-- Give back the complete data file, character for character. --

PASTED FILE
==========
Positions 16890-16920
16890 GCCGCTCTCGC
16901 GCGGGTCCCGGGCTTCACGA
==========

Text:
Positions 16890-16920
16890 GCCGCTCTCGC
16901 GCGGGTCCCGGGCTTCACGA